In this case, open the files in a text editor to see how I defined every move. A Forward Step is defined as a suite of tilts and swings. Same for a turning step. Then each tilt or swing is defined as a for loop. It starts from the curent servo position and increases (or decreases) it by 5 degrees at each pass through the loop until it gets to the destination position. You can step less degrees, say 2 at a time for more smoothness. The Speed variable is used to delay the next servo pulse. If we wait just a little, the servo will gp faster to the desired position, if we wait more, it will go there slowly. In the Picaxe program you will need to use global variables because you can't pass speed and angle arguments to subroutines (as far as I know...) so I hope you can manage to do it. I'm sorry I can't help you out more with this, I do not know Picaxe programming.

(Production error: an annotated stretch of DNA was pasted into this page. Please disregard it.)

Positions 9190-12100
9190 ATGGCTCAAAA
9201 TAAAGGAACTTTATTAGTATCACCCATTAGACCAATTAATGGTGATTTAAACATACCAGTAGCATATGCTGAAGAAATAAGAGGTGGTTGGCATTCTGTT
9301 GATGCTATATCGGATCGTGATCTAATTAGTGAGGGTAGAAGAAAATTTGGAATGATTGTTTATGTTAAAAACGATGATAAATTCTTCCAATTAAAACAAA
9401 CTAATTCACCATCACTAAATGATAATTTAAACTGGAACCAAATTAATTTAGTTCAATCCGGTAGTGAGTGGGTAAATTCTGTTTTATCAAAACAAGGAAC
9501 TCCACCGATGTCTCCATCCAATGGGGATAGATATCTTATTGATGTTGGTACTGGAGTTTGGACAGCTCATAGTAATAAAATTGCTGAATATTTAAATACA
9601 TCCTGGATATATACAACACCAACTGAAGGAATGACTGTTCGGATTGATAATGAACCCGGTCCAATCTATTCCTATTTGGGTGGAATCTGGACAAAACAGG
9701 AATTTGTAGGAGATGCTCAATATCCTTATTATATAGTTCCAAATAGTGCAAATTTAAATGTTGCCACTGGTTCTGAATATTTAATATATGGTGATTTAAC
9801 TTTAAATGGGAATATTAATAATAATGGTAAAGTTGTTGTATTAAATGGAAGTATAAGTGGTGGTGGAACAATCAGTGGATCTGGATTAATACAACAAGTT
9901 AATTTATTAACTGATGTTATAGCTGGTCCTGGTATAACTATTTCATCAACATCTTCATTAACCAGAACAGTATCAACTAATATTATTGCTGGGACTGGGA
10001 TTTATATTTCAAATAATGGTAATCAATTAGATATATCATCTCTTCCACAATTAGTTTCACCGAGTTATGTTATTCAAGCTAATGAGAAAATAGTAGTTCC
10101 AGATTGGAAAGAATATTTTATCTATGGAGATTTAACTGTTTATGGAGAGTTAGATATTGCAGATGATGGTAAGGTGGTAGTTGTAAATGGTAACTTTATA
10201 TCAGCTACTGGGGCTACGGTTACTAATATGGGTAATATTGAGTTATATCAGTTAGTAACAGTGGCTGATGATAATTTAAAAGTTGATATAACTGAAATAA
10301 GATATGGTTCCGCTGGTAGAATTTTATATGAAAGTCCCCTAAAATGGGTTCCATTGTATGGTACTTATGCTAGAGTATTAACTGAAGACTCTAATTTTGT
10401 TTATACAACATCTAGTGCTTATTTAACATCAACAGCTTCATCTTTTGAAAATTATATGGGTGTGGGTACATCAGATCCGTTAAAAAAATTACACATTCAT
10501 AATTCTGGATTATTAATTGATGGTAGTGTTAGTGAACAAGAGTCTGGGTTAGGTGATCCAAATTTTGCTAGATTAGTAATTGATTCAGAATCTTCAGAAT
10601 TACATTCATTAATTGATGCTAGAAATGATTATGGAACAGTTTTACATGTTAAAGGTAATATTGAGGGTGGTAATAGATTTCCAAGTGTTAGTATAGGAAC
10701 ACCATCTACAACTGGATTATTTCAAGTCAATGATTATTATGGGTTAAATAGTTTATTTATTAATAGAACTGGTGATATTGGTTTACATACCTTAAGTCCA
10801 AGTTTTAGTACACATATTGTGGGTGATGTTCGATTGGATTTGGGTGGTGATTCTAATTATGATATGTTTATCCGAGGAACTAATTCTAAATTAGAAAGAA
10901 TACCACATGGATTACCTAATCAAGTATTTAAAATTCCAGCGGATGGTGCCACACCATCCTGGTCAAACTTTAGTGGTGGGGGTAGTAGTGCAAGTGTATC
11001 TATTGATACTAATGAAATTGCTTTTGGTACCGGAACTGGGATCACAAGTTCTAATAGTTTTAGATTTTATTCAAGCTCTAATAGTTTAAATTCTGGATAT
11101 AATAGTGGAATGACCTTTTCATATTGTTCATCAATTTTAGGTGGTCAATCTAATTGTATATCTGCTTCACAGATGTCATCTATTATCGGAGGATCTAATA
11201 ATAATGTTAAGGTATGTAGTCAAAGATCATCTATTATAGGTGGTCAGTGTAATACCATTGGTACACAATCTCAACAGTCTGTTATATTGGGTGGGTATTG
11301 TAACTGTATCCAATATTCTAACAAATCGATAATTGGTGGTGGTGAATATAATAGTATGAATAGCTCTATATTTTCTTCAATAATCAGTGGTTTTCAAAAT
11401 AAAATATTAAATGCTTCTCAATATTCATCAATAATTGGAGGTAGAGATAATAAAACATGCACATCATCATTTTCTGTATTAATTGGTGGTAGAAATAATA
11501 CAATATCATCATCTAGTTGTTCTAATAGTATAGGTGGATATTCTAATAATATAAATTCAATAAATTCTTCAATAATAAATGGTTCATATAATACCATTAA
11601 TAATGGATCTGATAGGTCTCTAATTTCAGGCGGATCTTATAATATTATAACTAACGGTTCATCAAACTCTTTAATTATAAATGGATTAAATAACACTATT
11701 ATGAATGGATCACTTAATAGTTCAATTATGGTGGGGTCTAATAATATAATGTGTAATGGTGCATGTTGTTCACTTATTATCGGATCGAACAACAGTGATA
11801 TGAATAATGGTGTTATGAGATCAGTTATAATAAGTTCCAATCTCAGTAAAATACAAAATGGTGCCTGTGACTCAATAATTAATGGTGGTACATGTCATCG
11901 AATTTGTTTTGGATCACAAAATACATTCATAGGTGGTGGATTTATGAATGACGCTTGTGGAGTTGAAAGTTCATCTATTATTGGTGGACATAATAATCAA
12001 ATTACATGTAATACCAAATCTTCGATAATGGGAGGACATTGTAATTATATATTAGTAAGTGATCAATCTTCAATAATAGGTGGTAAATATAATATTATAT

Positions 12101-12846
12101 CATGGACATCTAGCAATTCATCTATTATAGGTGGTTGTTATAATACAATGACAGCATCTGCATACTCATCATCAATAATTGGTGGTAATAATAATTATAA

I got the jist of what you are saying here and I just tried it out (I did Download and check out your code but it looked greek to me in my noobish ways).  I am now moving the servos at 2 pluse intervals and it moves slower and 5 puls intervals and it moves faster but both methods have far more traction.  It looks like this (I havent cleaned the code up yet)

Right:
Servo 3, 130
servo 1, 150
pause 300
Servo 7, 145
pause 30
Servo 7, 140
pause 30
Servo 7, 135
pause 30
Servo 7, 130
pause 30


servo 1, 170
Servo 3, 150
pause 300




Servo 7, 130
pause 30
Servo 7, 135
pause 30
Servo 7, 140
pause 30
Servo 7, 145
pause 30

servo 7, 150
pause 30

goto Right

 

AND

Right:
Servo 3, 130
servo 1, 150
pause 300
Servo 7, 148
pause 30
Servo 7, 146
pause 30
Servo 7, 144
pause 30
Servo 7, 142
pause 30
Servo 7, 140
pause 30
Servo 7, 138
pause 30
Servo 7, 136
pause 30
Servo 7, 134
pause 30